And on top of that, as a bonus for signing up for their $500 live seminar, they’ll give you a special deal where you can buy a practice box for the unbelievably low price of only $199 (or you can buy one of their real craps tables for only $5,000).  And to entice you even more, they’ll thrown in a reduced rate for the first six months of their annual membership fee.  What an amazing deal!  Hold on a second while I get out my credit card!

Along with the all-sevens grip, you’ll learn the many other grips or “sets,” including the stacked set, the 2-V grip, the crossed-sixes grip, and the ever popular 5-6 grip which you use only on the come-out roll to consistently roll a winning 11.  Don’t wait!  Classes are almost full so sign up today!  Don’t forget, you get the practice box for the amazing price of only $199 if you sign up today!  An incredible value!

Have you seen the website that suggests you should practice throwing dice in the dresser drawer of your hotel room before going down to the tables?  This is supposed to hone your rhythm for the evening.  No, I’m not making this up!  The self-described “dice control specialist” actually suggests that you stand in your hotel room and toss a pair of dice into a dresser drawer to see how the dice are trending for the evening.  They must think we’re dumb as dirt.  Even the stupidest imbecile must realize how ridiculous that sounds.  A dresser drawer isn’t anywhere near as long as a craps table so the dice won’t roll and tumble as far.  A dresser drawer and a craps table don’t have anywhere near the same bounce characteristics (i.e., the dresser drawer has a flimsy piece of bare wood that the dice will land on, whereas the craps table has a thick bed covered in felt).  Unlike a dresser drawer, a craps table’s back wall is covered with lots of small pointy rubber spikes (called pyramids).  I could list 10 pages of differences between a dresser drawer and a craps table that would cause the dice to behave differently, but you get the point.  So, this scammer wants us to believe that practicing in a small dresser drawer is going to prognosticate our evening’s dice-tossing results at a craps table.  Yeah, right.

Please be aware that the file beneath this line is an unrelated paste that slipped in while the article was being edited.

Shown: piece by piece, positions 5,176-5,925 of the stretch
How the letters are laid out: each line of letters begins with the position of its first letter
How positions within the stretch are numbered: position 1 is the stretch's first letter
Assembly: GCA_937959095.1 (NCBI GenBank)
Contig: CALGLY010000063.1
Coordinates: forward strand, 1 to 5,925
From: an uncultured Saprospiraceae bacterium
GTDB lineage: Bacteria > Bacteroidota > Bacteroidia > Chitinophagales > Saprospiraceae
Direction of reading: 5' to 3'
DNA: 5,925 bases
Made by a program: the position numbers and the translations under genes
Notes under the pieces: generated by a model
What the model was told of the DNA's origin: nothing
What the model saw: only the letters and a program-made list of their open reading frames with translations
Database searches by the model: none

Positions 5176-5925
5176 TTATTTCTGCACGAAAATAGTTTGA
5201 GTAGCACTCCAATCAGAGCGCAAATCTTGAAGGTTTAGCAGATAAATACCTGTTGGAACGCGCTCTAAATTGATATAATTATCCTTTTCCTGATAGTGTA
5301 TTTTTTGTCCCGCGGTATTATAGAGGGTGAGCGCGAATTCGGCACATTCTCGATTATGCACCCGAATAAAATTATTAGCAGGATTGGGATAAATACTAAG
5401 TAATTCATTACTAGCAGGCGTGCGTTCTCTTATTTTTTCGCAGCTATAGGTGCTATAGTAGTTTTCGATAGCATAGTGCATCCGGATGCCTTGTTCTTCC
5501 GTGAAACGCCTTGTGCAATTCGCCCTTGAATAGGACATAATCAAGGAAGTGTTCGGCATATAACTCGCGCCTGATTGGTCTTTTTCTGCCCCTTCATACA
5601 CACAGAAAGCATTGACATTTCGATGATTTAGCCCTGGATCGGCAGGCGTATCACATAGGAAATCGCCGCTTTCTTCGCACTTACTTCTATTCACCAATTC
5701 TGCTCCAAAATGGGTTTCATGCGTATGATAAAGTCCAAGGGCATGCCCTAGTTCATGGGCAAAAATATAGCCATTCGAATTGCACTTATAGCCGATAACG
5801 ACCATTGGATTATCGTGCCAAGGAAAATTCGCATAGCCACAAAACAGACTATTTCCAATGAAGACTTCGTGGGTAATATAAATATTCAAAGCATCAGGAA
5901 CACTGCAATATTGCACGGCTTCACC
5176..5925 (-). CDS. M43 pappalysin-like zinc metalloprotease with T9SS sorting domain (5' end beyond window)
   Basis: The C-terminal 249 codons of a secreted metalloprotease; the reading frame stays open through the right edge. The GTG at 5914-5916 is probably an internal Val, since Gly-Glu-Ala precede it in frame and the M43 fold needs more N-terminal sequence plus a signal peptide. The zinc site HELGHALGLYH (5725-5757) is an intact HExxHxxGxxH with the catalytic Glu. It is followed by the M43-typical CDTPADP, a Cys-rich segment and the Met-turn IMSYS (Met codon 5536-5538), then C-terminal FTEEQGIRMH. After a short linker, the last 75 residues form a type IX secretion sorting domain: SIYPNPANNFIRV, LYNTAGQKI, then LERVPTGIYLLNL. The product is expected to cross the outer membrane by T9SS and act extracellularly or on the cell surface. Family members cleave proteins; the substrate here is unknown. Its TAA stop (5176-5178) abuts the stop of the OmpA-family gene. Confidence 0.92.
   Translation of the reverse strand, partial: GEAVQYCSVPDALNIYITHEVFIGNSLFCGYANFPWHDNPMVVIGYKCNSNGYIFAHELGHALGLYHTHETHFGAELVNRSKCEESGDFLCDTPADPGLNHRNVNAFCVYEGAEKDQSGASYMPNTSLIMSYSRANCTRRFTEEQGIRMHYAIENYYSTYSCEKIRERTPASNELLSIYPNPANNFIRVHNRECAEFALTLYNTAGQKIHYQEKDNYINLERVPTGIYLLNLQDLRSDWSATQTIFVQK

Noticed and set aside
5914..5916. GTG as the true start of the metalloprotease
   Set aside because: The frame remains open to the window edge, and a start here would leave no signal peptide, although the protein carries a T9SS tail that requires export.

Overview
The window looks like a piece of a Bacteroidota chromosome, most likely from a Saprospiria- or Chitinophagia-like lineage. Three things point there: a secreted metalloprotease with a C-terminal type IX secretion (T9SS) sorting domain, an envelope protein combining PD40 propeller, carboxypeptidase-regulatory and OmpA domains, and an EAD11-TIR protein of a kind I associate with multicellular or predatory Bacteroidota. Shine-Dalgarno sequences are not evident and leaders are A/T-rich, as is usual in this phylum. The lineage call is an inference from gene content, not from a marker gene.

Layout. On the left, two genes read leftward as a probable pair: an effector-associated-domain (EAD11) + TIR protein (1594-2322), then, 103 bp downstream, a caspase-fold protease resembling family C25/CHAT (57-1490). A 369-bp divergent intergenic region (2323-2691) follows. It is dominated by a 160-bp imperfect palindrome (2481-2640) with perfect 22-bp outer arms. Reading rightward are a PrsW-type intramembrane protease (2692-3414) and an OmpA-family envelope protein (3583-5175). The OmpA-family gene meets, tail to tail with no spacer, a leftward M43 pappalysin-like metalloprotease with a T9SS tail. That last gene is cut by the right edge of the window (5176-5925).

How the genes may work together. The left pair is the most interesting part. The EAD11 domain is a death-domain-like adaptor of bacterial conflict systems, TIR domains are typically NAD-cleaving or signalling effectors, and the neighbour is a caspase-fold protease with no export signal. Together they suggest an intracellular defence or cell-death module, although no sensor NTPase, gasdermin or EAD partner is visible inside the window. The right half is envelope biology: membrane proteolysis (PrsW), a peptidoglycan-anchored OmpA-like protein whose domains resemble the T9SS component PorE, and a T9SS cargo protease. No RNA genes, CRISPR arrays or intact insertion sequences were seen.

The lunacy of the dresser drawer reminds me of the practice boxes that some of these hustlers sell.  Do yourself a money-saving favor, don’t become so blinded by the false hope of beating the casino that you fall for the notion that a $299 practice box (on sale for only $199 if you sign up for the seminar!) is going to make one iota of difference in the outcomes of your dice rolls on a real craps table.  Like the dresser drawer, the practice box just doesn’t have the same bounce characteristics as a craps table.